The horrors of Albania's communist regime remain fresh in the minds of survivors as the country recalls the atrocities faced by political prisoners 43 years ago at the infamous Spac Prison.
On May 23, 1973, political prisoners in Albania rose up against one of the most brutal dictatorial regimes in Europe, demanding humane treatment, end to starvation and inhumane living conditions.
It was said to be the biggest revolt of its kind in prison during communist era.
Although the struggle of the captives held at Spac Prison sent out a message of hope to oppressed people across the world, their victory would come years later in 1991. Meanwhile, those who chanted anti-communist slogans were brutally crushed by hundreds of well-equipped security forces.
Four prisoners involved in the uprising were executed by a firing squad, while eight others were handed down 25 additional years of imprisonment, according to the "Museum of Memory", a state-backed project to honor the victims.
However, some prisoners remained defiant right up till the end. When Skender Daja, one of the executed men, was asked to beg for forgiveness, he famously replied: "Even if I had 10 lives, all 10 times I would have done the same thing. I would fight to be free."
Bilal Kola, head of the Institute for the Integration of the Former Politically Persecuted, told Anadolu Agency this week that "about 6,000 people were executed with or without trial" during more than 45 years of communist regime.
A total of "18,000 people were imprisoned" for political reasons and some "30,000 were sent to internment camps" within the country, Kola said.
Albania's population was over a million when communists came to power after the World War II, which rose to just over three million when the regime collapsed in 1991.
Albanian dictator Enver Hoxha led one of the harshest and bloodiest regimes in Europe between 1944 and till his death in 1985.
Apart from the killings, Hoxha's regime is remembered for building 23 prisons and 48 concentration camps in the small country.
The Spac Prison, which opened in 1968 in an unpopulated valley in northern Mirdita district, was a brutal regime experiment on isolation prison and obligatory work camp. The harsh geographic area made it impossible for thousands of political prisoners to escape.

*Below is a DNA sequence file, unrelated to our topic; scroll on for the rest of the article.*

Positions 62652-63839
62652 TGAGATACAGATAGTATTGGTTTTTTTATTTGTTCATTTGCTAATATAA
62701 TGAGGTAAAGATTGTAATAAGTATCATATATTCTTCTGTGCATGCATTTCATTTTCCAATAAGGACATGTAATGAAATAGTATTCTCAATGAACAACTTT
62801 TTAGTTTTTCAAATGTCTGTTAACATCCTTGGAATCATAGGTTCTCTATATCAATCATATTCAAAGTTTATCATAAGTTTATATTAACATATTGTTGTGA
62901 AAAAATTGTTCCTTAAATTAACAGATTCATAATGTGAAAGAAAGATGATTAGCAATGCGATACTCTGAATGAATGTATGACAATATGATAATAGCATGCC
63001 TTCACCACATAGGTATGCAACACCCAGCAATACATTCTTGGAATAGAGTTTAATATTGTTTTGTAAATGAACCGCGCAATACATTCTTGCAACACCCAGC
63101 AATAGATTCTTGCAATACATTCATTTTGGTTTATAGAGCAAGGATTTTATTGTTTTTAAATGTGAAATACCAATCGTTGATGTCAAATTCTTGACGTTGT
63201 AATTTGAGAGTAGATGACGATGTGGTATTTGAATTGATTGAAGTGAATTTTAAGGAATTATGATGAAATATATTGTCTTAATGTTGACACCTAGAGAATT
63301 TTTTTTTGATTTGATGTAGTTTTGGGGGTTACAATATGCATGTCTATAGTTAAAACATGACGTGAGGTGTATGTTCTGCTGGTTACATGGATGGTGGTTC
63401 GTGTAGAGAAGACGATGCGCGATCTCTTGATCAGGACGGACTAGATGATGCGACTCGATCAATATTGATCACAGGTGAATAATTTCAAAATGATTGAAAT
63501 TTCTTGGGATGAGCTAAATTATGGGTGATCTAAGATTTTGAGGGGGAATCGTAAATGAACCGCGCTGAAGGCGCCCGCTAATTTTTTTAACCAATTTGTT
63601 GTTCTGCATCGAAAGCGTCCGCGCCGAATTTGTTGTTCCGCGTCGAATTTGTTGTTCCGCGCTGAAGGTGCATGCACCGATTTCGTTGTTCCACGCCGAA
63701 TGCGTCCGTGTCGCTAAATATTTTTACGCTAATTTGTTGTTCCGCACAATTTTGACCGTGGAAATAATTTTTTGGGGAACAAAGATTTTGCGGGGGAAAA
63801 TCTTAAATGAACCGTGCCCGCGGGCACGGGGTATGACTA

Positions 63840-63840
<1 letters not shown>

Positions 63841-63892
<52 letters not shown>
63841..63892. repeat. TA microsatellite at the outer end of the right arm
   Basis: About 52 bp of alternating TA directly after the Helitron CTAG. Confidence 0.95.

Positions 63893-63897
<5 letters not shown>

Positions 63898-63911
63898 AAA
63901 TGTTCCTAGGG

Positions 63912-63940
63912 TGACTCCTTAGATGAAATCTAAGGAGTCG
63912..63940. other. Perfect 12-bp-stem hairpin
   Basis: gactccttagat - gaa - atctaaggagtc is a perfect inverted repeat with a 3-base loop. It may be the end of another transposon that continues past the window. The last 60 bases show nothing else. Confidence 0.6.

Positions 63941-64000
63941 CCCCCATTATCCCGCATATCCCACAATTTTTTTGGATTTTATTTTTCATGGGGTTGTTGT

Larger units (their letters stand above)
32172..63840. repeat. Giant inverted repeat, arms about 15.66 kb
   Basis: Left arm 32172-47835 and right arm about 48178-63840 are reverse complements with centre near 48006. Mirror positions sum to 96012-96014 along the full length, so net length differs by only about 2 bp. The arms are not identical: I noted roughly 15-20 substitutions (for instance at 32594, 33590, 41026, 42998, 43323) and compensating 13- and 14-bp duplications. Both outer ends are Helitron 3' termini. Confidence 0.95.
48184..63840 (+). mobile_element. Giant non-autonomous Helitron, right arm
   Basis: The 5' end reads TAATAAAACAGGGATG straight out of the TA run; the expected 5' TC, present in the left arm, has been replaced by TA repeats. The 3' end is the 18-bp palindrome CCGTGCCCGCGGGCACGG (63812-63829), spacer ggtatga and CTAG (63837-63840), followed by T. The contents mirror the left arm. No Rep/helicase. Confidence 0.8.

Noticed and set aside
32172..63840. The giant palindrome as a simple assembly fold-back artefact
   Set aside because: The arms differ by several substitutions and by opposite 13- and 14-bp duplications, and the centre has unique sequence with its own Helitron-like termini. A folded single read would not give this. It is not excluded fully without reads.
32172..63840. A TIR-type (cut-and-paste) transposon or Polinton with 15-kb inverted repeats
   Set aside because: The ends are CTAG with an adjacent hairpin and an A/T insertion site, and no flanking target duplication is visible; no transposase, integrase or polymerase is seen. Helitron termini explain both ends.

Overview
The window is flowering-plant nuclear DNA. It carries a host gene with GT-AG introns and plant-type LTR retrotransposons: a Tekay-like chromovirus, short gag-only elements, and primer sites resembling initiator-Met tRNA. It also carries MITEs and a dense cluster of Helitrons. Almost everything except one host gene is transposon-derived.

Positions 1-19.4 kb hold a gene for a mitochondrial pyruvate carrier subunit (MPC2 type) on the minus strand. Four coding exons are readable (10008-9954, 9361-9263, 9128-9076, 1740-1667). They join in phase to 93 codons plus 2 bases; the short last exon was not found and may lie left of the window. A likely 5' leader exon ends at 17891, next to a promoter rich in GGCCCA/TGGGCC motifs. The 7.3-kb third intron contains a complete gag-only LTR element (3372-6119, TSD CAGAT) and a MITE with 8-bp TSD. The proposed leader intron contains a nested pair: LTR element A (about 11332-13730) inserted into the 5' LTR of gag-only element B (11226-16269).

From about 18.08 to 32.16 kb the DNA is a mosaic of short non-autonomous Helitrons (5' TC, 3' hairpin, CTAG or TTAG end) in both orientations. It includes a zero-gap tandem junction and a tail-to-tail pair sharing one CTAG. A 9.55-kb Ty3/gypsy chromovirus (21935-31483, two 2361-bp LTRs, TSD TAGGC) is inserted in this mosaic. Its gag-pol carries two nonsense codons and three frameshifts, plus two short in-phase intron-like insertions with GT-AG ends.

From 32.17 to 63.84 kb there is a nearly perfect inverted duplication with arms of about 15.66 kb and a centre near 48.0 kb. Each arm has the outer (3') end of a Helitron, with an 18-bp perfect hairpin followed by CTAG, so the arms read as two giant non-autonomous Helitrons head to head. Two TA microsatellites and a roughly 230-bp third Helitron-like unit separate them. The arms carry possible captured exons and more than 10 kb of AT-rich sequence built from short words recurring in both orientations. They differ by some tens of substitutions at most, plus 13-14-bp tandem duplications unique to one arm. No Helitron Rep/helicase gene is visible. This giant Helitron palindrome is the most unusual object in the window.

The valley housed a copper mine which became a gravesite for hundreds of prisoners who were worked to death there.
The Albanian Institute of Political Studies in cooperation with Albanian Ministry of Culture launched on May 23 the "Valley of Resistance" exhibition dedicated to the anti-communist revolt.
Authors said the exhibition aimed at paying homage to thousands of victims of communist system.
According to Kola, a significant percentage of Albanian population suffered direct or indirect political persecution during the communist regime.
He also said the remains of thousands of people who were executed without trials or those who died in prisons due to starvation or tortures remain missing.
He said the regime did not even spare the families of political prisoners and put pregnant women, children and elders in internment camps.
Simon Miraka, a 71-year-old Albanian survivor of such camps, told Anadolu Agency about the atrocities of the regime which began by the time he was born in Shkodra city, northern Albania, in 1945. He said the regime had turned his house into a prison.
Miraka said he lived 45 years in internment camps until the time the regime fell. He said the five years he spent at the Tepelena concentration camp between 1949 and 1954 in southern Albania, were the most difficult ones for his family. About 400 children died at this camp, the remains of whom remain missing to this day.
"Even today I think how I could survive [that camp] since so many children died there," he said.
Tepelena concentration camp was one of the many Stalinist-styled camps in Albania which opened in 1949.
According to the internment camp slab, more than 500 innocent people died in this camp from "starvation, diseases, tortures and hard work, ill-treatment and inhuman conditions."